Way back in 2011 when I was living in Paris, my mom came to visit. We decided to cap off our Mother-Daughter week with a Croissant-making workshop at Le Cordon Bleu. It was a day-long workshop where we made croissants, pain au chocolat, and brioche. We went back home and did our best to replicate what we learned in class, and it was the beginning of our croissant-making journey. We liked the class so much, we had our eyes set on an even more encompassing class—the four day “Traditional Bread Baking” Workshop. This fall, we finally had the opportunity to spend four days baking everything from mini baguettes, country loaves, spelt breads and pain au lait (my favorite), to of course, the best venoisserie of all— croissants and pain au chocolat.
We started the week with kneading my hand. Wow, quite the workout for this girl who is so used to the dough hook on my stand mixer! We basically went straight from the airport to our first day of class, but even though we were pretty jet-lagged, we were super energized by our instructor and just being in Paris, baking! We made little spelt breads shaped like wheat, and then we made buns, and lastly, a spinach sandwich bread. (We made about 3 different breads each day.) . Needless to say, everything came out scrumptious, but most importantly, I took away some really basic skills that could be applied to baking, universally.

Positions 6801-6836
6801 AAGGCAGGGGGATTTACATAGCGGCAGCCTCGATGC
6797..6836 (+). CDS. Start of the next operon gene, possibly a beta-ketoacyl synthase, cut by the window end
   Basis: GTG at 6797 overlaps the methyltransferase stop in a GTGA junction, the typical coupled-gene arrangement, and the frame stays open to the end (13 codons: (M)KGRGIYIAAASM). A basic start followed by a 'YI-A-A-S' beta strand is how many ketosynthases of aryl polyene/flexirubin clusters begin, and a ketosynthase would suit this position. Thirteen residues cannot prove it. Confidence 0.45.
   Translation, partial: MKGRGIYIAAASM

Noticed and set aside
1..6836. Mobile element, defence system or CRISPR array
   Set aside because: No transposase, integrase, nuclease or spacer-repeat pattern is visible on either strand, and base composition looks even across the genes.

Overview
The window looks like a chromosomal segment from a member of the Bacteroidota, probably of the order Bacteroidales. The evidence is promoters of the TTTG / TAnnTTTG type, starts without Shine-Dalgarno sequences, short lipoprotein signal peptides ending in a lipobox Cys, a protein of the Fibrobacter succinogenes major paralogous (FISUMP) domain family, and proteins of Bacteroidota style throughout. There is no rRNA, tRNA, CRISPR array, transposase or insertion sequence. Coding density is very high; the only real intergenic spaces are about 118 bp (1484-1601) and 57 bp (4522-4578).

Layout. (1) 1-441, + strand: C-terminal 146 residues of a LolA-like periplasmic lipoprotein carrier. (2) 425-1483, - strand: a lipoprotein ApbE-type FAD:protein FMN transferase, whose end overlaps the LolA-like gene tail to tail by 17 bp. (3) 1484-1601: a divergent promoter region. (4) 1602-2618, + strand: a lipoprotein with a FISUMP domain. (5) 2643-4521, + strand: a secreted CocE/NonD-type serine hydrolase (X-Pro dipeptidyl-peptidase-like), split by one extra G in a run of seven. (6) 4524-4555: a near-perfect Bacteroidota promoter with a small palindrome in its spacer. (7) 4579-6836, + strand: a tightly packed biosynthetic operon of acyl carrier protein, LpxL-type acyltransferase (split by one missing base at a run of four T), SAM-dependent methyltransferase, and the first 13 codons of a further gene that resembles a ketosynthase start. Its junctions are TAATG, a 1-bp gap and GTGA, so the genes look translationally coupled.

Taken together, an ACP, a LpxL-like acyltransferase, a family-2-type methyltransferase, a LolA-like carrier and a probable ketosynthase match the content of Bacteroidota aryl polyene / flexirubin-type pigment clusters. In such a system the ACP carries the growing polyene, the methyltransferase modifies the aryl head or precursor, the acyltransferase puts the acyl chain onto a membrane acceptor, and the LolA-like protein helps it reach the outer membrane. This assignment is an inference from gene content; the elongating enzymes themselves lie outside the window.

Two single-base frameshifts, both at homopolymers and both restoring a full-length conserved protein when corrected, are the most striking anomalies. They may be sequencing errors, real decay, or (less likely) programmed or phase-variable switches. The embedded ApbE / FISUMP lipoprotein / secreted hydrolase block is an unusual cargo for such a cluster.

Le Cordon Bleu has moved locations since 2011, but it’s still in the chic 15th arrondissement—now, in a super modern building with a gorgeous view of the Seine and the gorgeous 16th arrondissement. In fact, from our class, we could view the miniature version of Lady Liberty. We were on the top floor, but I got a chance to sneak up on the rooftop where there’s a gorgeous rooftop garden growing everything from herbs to tomatoes and eggplants—all used in the classes at school. It was also fun peeking into some of the other classrooms and watching the career students hard at work or in demos. (I didn’t exactly find the wine program students—apparently they were on a field trip to the Cognac region of France, drinking Cognac..)
And perhaps even more important than ingredients, recipes or techniques, we learned about the actual baking process—from deck ovens that costs tens of thousands of dollars and more tips and tricks to recreate those sophisticated machines at home. It was an incredibly jam packed, at times exhausting four days, but it was an incredible learning and cultural experience!